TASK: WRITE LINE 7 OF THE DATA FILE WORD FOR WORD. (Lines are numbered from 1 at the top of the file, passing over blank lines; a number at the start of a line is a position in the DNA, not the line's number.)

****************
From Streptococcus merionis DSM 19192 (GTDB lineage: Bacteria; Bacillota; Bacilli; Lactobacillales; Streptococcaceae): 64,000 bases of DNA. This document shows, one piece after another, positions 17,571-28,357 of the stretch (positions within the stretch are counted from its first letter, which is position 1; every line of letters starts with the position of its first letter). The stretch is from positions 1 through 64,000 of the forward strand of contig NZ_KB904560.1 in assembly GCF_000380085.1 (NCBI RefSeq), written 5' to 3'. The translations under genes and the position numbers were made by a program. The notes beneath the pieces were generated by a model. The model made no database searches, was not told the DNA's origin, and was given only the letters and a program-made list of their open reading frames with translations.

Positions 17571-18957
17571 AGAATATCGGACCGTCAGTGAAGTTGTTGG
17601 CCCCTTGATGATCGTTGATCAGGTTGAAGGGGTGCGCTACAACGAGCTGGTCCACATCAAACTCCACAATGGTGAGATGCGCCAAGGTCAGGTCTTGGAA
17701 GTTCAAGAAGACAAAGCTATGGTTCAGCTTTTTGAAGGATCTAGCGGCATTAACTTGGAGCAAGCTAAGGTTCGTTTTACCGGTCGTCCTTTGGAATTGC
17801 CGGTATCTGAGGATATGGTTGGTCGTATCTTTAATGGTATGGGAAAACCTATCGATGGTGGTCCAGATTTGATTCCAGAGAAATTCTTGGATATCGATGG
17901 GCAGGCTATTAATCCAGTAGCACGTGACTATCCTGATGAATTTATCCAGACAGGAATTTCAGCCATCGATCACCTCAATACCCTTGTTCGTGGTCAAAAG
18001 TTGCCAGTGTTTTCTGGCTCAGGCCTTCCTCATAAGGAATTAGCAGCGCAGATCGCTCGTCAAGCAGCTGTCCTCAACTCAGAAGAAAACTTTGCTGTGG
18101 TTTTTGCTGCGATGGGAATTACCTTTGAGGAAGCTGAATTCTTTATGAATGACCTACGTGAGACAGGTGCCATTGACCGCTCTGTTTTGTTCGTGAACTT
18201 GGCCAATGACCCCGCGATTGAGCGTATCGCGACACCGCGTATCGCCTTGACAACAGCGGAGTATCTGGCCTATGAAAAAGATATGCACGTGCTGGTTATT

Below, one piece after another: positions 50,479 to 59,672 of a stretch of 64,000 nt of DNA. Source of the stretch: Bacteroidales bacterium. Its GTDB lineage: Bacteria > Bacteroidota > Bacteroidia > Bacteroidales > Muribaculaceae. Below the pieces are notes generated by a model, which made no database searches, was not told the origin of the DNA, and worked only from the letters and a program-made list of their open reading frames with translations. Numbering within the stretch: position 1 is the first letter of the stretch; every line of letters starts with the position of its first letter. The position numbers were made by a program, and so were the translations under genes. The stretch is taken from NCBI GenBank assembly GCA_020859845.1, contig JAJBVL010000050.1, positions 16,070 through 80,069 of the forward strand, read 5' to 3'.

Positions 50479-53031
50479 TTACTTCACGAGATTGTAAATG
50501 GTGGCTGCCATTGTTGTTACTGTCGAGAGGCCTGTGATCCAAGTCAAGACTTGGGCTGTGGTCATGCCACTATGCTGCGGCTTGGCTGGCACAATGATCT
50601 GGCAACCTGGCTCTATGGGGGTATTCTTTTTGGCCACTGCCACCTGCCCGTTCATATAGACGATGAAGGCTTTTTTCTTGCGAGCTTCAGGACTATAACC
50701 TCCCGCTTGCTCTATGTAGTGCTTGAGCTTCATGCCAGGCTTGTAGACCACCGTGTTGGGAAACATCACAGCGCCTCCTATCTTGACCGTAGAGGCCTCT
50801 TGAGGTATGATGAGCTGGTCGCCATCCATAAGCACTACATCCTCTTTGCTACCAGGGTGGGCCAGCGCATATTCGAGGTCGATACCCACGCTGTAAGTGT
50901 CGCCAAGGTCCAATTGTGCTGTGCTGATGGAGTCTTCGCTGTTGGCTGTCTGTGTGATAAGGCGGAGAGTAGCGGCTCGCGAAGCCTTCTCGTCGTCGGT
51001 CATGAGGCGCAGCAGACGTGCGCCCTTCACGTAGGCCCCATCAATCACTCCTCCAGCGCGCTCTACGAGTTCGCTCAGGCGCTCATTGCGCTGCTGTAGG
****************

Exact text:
17901 GCAGGCTATTAATCCAGTAGCACGTGACTATCCTGATGAATTTATCCAGACAGGAATTTCAGCCATCGATCACCTCAATACCCTTGTTCGTGGTCAAAAG